• Apparent paralysis
      • Loss of consciousness
      • Seizures
      • Excessive bleeding

      How To Handle Your Injured Pet

      It is possible that your pet can act aggressively when they’ve been injured. It’s important to be careful how you handle them for their safety and your own.

      For Dogs:

      • Be calm and go slow when approaching.
      • If your dog appears aggressive, get someone to help you.
      • Fashion a makeshift stretcher and carefully lift your dog onto it.
      • Support their neck and back as you move them in case of spinal injuries.

      For Cats:

      • Cover your cats head gently with a towel, to prevent them from biting you.
      • Very carefully, lift your cat into its carrier or a box.
      • Support their neck and back as you move them in case of spinal injuries.

      First Aid Treatment At Home

      Depending on the situation, there are some actions you can take at home to stabalize your pet before transporting them to an emergency vet.

      Bleeding:

      • If your pet is bleeding externally due to a trauma, apply pressure to the wound quickly and hold it there.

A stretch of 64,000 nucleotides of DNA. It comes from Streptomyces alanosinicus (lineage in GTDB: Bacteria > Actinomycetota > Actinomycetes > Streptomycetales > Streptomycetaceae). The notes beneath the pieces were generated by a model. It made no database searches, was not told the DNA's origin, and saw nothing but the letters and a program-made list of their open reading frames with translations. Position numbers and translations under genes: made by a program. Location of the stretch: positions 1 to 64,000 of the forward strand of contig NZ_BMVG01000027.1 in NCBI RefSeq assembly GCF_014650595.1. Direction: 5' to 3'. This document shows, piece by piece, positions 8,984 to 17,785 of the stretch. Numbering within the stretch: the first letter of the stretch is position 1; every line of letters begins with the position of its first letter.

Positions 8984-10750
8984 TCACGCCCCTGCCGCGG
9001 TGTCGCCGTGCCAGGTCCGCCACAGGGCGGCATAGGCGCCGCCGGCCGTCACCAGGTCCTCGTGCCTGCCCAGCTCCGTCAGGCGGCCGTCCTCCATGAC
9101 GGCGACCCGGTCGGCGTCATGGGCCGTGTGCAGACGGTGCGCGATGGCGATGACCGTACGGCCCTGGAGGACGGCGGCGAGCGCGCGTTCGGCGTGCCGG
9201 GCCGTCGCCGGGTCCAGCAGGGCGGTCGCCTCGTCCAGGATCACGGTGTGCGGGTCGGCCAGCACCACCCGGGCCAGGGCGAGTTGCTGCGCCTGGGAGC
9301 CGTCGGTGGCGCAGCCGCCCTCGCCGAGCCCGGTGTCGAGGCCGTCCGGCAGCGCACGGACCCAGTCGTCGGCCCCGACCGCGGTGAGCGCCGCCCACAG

• If possible, elevate the injury.

      Choking:

      • If your pet is choking on a foreign object, put your fingers in their mouth and try to remove the blockage.
      • If you’re unable to remove the blockage, perform a modified version of the Heimlich manouver by giving a sharp blow to their chest.

      CPR:

      • If your pet is unconcious and unresponsive, you may need to perform CPR.
      • First, check if your pet is breathing and if they have a heartbeat. If you cannot find either, start chest compressions.
      • Perform 30 chest compressions followed by two rescue breaths. Repeat this until your pet starts breathing on their own again.
      • To give a rescue breath, close your pets mouth and extend their neck to open the airway. Place your mouth over your pets nose and exhale until you see your pets chest rise.
      • Check for a heartbeat every 2 minutes.
      • Continue giving your pet CPR until you reach an emergency vet.